A Delineation of the Strata 

Article on Rodney Harris’s A Delineation of the Strata of England and Wales, with part of Scotland, Ireland, France for the Autumn 2017 issue of Printmaking Today.

Rodney Harris’s A Delineation of the Strata of England and Wales, with part of Scotland, Ireland, France is a 15-part print based on the first geological map of England, Wales and southern Scotland, made by William Smith in 1815. While Smith’s map is a rainbow of hand-tinted gradients, his vivid colours exaggerate the hues he found in the rock strata and in some cases, invent them: for instance, chalk is represented by green ink. Two hundred years on, Harris has reworked that map with a concise gesture that brings us closer to the land we inhabit.  

The pigments in Harris’s print are made from rock, collected by him from all of the areas depicted in Smith’s original map, then ground and mixed with linseed oil to form a printable ink. Harris, who is primarily a sculptor, describes this process in a Serra-like list (1): walking, searching, collecting, drying, smashing, grinding, sieving, mixing, rolling, printing; physical actions that result in ‘discovering’ the colours that appear on the paper.

Harris’s map not only presents us with the true colours of the earth, but is more truthful than Smith’s in temporal terms. While we tend to view land as hard and permanent, in reality it is constantly, if imperceptibly, changing. By collecting his raw material from the ground, Harris uncovers this deception, often encountering rock that is soft and easily ground by hand. In transforming rock into pigment, its solidity and opacity become tentative, the translucent printed ink seeming to question the stability of the substance it originated from.

The white cliffs of Dover, glowing through frequent greyness, are purportedly symbolic of permanence, continuity and independence. They are often saluted as our natural wall: geological matter as middle finger to mainland Europe. Yet to walk along the top of a chalk coastal cliff is to observe its ragged edges, frayed like torn cotton. Creep close to its perpendicular and peer down, to see sprinkled white nuggets in the sand below, like lumps of flour that could be plucked from the beach and pulverised between finger and thumb. Occasionally Dover’s soft, permeable façade experiences a headline-grabbing landslide, but most of the time it regardlessly continues its inexorable crumble into la Manche.

Walking deepens our connection to place, but few people understand land as well as those who work with it and on it. Harris is from a Somerset farming family and attributes his profound bond with that landscape to his agricultural background. The simple act of digging reveals what is beneath, beyond that which the eye sees, and by booting a spade into soil it is possible to literally cut through time, through its accumulated layers.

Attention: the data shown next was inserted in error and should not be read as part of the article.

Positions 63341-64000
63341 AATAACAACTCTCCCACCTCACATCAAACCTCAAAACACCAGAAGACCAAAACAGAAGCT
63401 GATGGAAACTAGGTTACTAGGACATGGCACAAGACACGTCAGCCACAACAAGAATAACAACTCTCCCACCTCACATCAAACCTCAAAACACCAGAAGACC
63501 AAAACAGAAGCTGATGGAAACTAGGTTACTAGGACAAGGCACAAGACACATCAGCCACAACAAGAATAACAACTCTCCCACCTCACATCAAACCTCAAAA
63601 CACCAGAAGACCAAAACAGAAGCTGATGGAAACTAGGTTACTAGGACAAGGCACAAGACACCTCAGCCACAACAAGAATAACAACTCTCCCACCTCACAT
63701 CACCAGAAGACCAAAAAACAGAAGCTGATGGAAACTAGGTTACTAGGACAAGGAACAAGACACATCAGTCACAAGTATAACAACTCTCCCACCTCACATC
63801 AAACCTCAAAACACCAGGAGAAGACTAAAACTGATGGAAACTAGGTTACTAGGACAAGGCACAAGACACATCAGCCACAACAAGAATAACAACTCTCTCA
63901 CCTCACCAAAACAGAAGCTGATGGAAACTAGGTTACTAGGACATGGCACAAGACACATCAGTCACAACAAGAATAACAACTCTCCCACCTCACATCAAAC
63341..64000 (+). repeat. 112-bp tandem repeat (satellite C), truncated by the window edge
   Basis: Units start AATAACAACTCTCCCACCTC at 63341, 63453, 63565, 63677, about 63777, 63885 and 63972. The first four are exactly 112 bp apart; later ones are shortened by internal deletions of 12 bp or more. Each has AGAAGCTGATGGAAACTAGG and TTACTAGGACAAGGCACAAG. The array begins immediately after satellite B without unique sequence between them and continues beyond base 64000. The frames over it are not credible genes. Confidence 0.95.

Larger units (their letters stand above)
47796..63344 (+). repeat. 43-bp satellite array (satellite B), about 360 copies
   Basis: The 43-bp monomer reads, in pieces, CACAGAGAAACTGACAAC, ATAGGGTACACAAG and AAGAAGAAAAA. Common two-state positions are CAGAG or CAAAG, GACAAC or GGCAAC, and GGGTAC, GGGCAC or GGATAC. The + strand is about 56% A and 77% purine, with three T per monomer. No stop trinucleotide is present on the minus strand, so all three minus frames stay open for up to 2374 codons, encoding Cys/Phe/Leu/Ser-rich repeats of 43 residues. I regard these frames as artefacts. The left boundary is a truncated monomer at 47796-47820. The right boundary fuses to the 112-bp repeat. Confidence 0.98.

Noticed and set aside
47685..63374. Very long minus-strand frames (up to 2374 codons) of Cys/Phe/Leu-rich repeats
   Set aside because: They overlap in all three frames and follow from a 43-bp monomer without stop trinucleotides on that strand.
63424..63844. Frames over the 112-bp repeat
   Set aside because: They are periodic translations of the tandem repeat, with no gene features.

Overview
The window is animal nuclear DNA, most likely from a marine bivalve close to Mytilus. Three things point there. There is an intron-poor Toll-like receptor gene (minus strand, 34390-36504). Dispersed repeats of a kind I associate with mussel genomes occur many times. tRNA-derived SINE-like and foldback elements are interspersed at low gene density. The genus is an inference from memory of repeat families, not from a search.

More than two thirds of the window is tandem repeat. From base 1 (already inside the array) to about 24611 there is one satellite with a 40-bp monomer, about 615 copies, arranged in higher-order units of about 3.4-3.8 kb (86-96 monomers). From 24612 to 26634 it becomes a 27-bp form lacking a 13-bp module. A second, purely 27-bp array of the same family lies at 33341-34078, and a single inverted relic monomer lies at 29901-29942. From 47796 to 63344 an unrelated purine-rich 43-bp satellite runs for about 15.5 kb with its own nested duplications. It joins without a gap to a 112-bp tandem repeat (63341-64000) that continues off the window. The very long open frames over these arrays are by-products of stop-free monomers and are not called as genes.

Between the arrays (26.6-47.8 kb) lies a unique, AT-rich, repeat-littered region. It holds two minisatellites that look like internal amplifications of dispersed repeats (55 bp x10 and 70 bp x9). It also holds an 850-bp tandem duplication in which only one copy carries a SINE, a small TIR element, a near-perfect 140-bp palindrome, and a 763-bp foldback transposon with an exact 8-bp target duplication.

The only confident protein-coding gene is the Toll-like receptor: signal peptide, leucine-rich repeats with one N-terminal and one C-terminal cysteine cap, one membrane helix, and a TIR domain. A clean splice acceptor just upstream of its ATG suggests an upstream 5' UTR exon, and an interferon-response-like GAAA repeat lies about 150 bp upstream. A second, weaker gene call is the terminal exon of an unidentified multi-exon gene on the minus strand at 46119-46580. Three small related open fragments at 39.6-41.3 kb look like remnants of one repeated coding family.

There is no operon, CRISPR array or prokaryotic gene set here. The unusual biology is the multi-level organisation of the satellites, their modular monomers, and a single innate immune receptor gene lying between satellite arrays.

Clay, mud and stone are the most fundamental materials that humans have used to build, make objects and paint with. Readily available and associated with a primitive past, they are regarded as useful but not precious. In contrast, considering the use of ultramarine in religious painting, a colour first produced from lapis lazuli in the twelfth century, Maggie Nelson writes: ‘[It] is not, of course, holy in and of itself. (What is?) It had to be made holy, by the wicked logic that renders the expensive sacred.’ (2)

Gold, silver and bronze indicate a familiar order of merit, while wedding anniversaries illustrate our tendency to categorise materials according to a hierarchical scale of value. While early anniversaries are marked by paper, cotton, leather, linen and wood, longevity in marriage ­– assumed, culturally, to be an achievement – is rewarded with precious stones and metals: rubies, diamonds and platinum. Monetary value directly relates to accumulated time together.

The human lifespan provides a frame for systematically marking time’s passing with materials that in many cases will outlive us. In this act of measurement matter becomes more solid as the end of life approaches; reassurance is sought in the face of the fundamental impermanence of all things human.

In comparison with the sneeze of a human lifetime, the slow shifts of geological progress offer a sense of calm in their infiniteness. While Google Earth and Street View allow us to see like satellites and walk virtual paths, Harris’s print ventures beyond the notion of contemporary mapping as an accurate, minute representation of surface landscape in the present. With the majority of the world’s population now living in urban areas, our psychological connection to land is increasingly compromised by concrete. The mineral tones of Harris’s map shimmer with emotional resonance, quietly reminding us that our most precious asset – and the one that requires the most protection – is Earth.

(1) Richard Serra, Verb List, 1967–68, graphite on paper, 254 x 203mm.
(2) Maggie Nelson, Bluets,2009. Seattle and New York: Wave Books.

Image: Rodney Harris, A Delineation of the Strata of England and Wales, with part of Scotland, Ireland, France, natural rock pigment on Somerset paper, 3.5m x 1.8m. Courtesy of Bristol University permanent collection. Photo: the artist.